It started with that scene in Robert Altman’s The Long Goodbye where Elliot Gould’s rumpled private detective leaves his apartment to buy cat food and is immediately surrounded by fetching, topless neighbors asking him to pick up brownie mix. That stately Art Deco apartment terrace teeming with tanned, yoga-practicing hippies (with the munchies) identified the mood we’d been chasing when we first started designing repeat patterns: somewhat casual, sun-faded adaptations of movements known for their ostentatiousness or sense of melodrama. The 1970s Art Deco revival. Elliot Gould as Raymond Chandler’s iconic Phillip Marlowe, or Dennis Hopper (or Alain Delon) as Patricia Highsmith’s Tom Ripley. Neo-Noir celebrates repetition and how it evolves with each reemergence - in design, style, genre, and in our own work.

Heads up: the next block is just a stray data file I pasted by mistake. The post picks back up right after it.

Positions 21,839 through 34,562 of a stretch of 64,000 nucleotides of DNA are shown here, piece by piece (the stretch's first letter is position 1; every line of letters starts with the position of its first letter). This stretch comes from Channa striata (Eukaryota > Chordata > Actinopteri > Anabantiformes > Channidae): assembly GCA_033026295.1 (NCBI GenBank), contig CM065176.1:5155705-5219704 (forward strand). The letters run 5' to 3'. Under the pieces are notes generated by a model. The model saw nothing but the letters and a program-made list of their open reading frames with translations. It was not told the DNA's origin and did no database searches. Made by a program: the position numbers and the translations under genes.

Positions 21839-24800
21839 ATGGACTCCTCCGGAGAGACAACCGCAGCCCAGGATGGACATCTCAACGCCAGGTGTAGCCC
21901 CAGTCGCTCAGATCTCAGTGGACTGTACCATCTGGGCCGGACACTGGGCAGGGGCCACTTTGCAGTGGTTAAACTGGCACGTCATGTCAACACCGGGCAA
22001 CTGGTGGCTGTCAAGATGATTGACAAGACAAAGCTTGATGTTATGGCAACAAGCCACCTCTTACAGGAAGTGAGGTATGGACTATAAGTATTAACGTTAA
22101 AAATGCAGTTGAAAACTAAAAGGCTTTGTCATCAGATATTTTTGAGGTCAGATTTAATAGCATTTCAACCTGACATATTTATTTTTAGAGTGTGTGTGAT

We thought it only fitting to create dioramas filled with layers of matching repeats for our first collection of repeat pattern rugs. And where better to highlight matching textiles - and the Neo Noir genre – than vintage motel rooms?
The Long Goodbye: A detective stumbling through Southern California looking to clear his best friend’s name
Purple Noon: A budding friendship turns into a lethal case of stolen identity
The American Friend: A casual snub lets to unimaginable consequences
La Piscine: An idyllic summer vacation brings long buried jealousies into deadly focus
Photography: Jonathan Hökklo